A crewman on an Atlantic Ocean fishing vessel was admitted to the hospital after a stingray hauled up in a net stung his pinkie yesterday afternoon, authorities said.
The man, 30, was aboard the Provider, a 76-foot commercial fishing vessel, when the catch was pulled onto the decks about 15 miles south of Long Beach, about 2:45 p.m., the Coast Guard said.
"The stingray came out in the net," Lt. Fannie Wilks said. "When they were trying to deal with the stingray . . . he caught the barb of it with his hand. He cut one of his fingers pretty severely and he had a lot of bleeding."
The Provider raced toward Jones Beach and was met part way by a Coast Guard boat, where medics stopped much of the bleeding before taking the man ashore, Wilks said.
The man's name was not released.
He was in satisfactory condition Monday night and was admitted for observation at Nassau University Medical Center, hospital spokeswoman Shelley Lotenberg said.
Wilks said the stingray was thrown back into the water. Stingrays are common in shallow waters off the Island, said marine biologist Todd Gardner of the Long Island Aquarium & Exhibition Center in Riverhead, which houses stingrays.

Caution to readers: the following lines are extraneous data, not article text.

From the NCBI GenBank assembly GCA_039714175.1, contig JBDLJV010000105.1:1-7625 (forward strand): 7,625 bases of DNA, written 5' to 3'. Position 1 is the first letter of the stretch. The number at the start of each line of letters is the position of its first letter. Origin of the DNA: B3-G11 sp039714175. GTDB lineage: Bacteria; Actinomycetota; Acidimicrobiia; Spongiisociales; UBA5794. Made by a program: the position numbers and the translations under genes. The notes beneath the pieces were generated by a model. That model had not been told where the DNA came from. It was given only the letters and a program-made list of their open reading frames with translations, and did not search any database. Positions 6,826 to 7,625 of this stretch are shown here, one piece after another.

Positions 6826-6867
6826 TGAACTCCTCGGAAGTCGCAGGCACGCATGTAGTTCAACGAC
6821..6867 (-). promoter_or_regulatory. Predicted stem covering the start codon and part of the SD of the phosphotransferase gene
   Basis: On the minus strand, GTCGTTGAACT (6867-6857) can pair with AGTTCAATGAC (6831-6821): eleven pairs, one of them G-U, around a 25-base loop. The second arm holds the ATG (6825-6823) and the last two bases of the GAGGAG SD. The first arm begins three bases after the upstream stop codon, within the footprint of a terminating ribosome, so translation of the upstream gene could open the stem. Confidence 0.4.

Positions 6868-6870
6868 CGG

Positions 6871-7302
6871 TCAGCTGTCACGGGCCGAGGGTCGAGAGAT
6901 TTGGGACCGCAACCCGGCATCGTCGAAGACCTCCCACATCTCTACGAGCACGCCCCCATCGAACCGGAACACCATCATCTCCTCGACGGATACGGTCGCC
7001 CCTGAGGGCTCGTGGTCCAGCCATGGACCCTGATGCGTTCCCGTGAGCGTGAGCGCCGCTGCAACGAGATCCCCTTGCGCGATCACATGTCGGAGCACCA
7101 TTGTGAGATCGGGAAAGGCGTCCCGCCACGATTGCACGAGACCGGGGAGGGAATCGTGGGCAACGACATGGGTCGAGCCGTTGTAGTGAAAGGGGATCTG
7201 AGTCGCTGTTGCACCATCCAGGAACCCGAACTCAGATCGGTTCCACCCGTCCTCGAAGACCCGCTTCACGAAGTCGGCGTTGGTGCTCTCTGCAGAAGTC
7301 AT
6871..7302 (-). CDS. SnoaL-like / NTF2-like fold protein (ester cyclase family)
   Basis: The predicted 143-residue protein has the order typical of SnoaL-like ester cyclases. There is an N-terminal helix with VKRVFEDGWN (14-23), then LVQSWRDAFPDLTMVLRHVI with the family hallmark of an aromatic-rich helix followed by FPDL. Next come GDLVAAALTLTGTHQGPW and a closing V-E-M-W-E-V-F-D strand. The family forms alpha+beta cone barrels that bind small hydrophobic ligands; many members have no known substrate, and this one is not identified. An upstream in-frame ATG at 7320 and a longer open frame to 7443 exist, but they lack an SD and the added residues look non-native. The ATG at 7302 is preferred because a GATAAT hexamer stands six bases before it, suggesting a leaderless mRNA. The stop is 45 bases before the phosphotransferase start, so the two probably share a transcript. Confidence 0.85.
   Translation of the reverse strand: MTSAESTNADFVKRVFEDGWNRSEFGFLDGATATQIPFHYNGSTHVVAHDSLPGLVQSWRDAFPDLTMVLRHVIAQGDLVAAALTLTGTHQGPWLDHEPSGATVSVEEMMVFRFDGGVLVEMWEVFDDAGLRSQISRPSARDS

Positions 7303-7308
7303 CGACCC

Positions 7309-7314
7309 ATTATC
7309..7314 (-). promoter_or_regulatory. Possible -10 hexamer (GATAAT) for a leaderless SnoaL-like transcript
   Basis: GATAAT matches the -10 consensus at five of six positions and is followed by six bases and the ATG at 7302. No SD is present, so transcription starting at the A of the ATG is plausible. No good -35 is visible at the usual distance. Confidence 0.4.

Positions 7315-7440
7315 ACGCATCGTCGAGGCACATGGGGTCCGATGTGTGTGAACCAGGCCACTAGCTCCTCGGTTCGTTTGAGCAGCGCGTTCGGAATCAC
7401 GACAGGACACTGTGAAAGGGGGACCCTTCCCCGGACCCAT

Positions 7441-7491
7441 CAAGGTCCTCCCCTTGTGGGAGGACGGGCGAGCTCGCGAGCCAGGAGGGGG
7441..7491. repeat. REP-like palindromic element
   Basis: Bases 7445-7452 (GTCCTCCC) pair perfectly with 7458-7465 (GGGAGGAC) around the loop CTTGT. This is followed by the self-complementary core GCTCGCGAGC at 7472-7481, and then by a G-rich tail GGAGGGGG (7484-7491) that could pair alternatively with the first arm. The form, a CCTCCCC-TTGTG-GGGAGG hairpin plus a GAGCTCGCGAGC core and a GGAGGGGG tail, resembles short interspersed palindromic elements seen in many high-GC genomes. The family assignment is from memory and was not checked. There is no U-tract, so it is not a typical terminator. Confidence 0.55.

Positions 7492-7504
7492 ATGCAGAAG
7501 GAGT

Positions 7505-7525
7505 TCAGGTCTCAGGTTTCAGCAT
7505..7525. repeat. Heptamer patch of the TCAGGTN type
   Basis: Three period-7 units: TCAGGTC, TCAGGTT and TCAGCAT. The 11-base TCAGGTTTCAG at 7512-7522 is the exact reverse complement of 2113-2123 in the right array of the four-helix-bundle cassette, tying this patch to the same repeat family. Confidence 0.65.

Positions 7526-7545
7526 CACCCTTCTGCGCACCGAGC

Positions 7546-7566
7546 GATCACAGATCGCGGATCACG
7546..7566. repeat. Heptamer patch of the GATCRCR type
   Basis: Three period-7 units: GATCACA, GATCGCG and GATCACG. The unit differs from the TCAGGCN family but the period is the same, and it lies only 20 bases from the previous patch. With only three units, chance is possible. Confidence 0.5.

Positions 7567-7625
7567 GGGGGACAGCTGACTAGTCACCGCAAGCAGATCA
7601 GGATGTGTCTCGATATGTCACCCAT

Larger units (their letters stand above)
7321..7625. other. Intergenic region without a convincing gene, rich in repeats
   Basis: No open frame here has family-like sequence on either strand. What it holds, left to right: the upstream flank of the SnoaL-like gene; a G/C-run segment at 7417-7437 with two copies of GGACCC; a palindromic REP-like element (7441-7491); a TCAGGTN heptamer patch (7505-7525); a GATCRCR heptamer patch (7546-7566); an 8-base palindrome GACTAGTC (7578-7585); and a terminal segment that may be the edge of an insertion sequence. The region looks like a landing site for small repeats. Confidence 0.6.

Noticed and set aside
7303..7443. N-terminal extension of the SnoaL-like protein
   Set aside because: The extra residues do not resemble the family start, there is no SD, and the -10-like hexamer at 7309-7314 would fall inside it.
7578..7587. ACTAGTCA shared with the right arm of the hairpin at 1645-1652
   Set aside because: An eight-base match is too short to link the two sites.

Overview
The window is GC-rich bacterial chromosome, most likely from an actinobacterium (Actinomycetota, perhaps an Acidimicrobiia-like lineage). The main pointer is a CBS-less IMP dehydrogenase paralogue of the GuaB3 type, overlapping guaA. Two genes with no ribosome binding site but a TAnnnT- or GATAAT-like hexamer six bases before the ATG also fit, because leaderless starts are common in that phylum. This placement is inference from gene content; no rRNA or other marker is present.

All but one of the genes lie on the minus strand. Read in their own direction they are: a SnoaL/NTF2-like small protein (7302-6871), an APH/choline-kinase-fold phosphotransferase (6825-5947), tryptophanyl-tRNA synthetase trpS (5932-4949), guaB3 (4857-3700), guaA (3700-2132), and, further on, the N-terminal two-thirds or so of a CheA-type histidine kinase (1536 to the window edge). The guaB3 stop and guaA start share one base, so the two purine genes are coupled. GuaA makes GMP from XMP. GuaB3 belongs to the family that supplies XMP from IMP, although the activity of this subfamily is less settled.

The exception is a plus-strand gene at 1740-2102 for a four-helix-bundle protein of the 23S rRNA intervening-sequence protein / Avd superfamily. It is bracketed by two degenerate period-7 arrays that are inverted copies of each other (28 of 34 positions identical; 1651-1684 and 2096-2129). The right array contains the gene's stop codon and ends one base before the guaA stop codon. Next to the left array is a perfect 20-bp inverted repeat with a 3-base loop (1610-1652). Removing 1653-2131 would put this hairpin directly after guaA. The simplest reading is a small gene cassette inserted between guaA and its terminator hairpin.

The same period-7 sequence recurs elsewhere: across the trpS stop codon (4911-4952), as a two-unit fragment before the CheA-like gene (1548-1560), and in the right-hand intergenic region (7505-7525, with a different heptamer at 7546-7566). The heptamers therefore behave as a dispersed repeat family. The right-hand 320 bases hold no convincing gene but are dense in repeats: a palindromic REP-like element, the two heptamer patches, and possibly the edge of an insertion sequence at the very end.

Some stingrays have skin-covered spiny tails with barbs that can tear up people's flesh and leave behind bacteria and bits of stingray tissue, he said.
But stingrays are not aggressive, Gardner added. He said he's heard of only a handful of people stung along the East Coast, usually when boaters catch a stingray and its tail begins whipping around.
"I have never heard of someone locally being spined by one of these things," the biologist said. "It's not the kind of injury you get unprovoked. Usually people get stung in the process of catching one of these things or harassing it, diving and grabbing onto it, trying to get a ride."